Our study comprises one of the largest consecutive series of FNAC reports for parotid tumours and provides an insight into a common first line investigation for parotid masses in head and neck units in this country. The results demonstrate that free-hand or palpation-guided FNAC is acceptably accurate but has a higher inconclusive rate, therefore their usefulness remains questioned. The accuracy of parotid FNAC with or without US (without immediate cytology assessment) has been reported in single studies but not described separately within the same study; combining results from US-guided and free-hand techniques is a problem given the differences this study has shown [5, 13,14,15,16]. The difference in accuracy for free-hand versus ultrasound-guided FNAC of parotid masses has been documented in a previous meta-analysis . The meta-analysis results showed a sensitivity of 0.78 (95% CI, 0.74–0.78) for all FNAC groups that is comparable to sensitivity of 0.82 in the current study. The US group sensitivity 0.84 (95% CI, 0.76–0.91) also compares to 0.89. The meta-analysis specificities again were comparable and they are close to 1. In our study, we have failed to demonstrate a significant difference between the accuracy of US-guided and free-hand FNAC, although a trend can be seen in all measures. This is to be expected since the sample of 109 patients is too small to determine significance for small percentage differences.
The rate of inconclusive and repeat FNAC is significantly higher in free-hand FNAC than when it is performed under US guidance. The inconclusive percentage difference comparing free-hand versus US-guided FNAC, without immediate cytology assessment of the sample quality, has been previously documented in a single study for head and neck masses, but no specific studies were found in relation to parotid masses . The study showed similar percentage of inconclusive results with a 33.5% for free-hand versus 34.4% as noted in the present study and 15.3% for US-guided FNAC versus 12% as noted in the present study. In the comparing study, the percentage of free-hand inadequate specimens was 21.5% compared to 26% in the present study whereas the percentage of free-hand indeterminate samples was 12% compared to 7.9%. In the reference study, the US-guided FNAC inadequacy percentage was lower (3.4%) than in the current study (8.7%) whereas the indeterminate samples percentage was higher (11.9% versus 3.4%). The use of US reduced the inadequacy (21.5 to 3.4) whereas it did not affect the percentage of indeterminate samples (12 to 11.9) in the comparing study when using US-guided FNAC. Conversely, the present study showed both reduction in inadequacy (26.5 to 8.7) and indeterminate samples (7.9 to 3.4) when using US-guided FNAC. It is plausible that US use could improve both inadequacies and indeterminate samples in parotid masses.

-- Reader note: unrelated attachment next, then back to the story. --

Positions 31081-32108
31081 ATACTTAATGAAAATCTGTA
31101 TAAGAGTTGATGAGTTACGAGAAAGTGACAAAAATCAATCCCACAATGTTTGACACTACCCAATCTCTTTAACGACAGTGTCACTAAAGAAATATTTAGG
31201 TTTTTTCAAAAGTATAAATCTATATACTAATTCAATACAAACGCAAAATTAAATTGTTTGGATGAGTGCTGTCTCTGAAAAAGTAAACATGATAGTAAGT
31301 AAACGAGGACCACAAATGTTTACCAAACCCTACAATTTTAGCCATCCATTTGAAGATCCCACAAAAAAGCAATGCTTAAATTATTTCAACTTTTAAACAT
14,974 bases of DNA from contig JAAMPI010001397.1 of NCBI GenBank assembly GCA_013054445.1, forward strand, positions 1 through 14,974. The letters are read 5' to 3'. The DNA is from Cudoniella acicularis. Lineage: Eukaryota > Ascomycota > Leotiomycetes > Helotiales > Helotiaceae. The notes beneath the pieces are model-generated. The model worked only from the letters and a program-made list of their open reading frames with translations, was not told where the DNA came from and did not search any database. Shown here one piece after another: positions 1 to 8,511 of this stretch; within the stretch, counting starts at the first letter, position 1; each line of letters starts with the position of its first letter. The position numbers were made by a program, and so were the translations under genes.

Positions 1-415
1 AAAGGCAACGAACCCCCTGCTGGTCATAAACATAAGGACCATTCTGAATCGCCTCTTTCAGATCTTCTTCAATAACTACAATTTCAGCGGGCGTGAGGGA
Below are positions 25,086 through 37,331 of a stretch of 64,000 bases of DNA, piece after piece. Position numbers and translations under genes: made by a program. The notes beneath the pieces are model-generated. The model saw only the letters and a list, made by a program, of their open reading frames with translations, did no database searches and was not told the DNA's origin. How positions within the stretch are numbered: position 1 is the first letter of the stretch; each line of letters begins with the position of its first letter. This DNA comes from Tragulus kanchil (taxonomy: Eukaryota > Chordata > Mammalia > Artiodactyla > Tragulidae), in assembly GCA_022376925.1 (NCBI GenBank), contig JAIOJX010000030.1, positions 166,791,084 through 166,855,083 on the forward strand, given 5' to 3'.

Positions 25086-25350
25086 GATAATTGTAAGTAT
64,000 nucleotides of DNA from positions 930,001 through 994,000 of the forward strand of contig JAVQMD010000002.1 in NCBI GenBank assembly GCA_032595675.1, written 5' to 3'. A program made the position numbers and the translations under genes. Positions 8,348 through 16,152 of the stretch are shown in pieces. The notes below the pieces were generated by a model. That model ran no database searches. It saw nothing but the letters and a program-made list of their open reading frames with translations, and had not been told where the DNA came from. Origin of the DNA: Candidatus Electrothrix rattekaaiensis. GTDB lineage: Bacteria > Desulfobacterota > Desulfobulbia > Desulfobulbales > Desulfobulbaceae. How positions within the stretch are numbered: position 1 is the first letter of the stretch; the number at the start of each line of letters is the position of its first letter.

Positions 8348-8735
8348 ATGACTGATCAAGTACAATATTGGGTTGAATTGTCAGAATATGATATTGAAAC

The percentage of inadequacy and indeterminate samples has been documented recently in a study with immediate assessment of the FNAC sample. The percentage of inadequacy was similar in free-hand versus US-guided FNAC (11 to 12). Likewise, the percentage of indeterminate samples was similar as well (4 to 6). In this situation, using ultrasound with FNAC would become beneficial when there is no immediate assessment of the sample quality . Likewise, another recent study has shown that ultrasound-guided FNAC by the same surgeons without immediate cytology assessment had lower inadequacy rate than cytopathology free-hand FNAC with immediate sample assessment (3 to 7.2). In this last study, no information was provided regarding indeterminate samples . The current study supports this hypothesis. The rate of inadequacies has been reported in a previous meta-analysis for all but not specific for free-hand or US-guided FNAC. The overall results for this meta-analysis showed 5.3% percentage of non-diagnostic or indeterminate samples which is higher than US-guided FNAC (3.4%) and lower than free-hand FNAC (7.9%) in the current study. Likewise, inconclusive results account for 14.7% percentage of the meta-analysis which is higher than US-guided FNAC (12%) and lower that free-hand FNAC (34.4%). However, it needs to be considered that when doing meta-analysis there is a lack of good information about non-diagnostic and inconclusive reports as documented by the same meta-analysis which could be selecting the best studies and biasing the actual results .
The reasons for the difference between free-hand and US-guided FNAC are not well documented in the literature. They may include operator experience and pathologist experience (if it is not the operator) . It is known that the inadequacy percentage can be related to the presence of a one-stop service. A recent systematic review for head and neck FNAC has demonstrated the benefit of the service .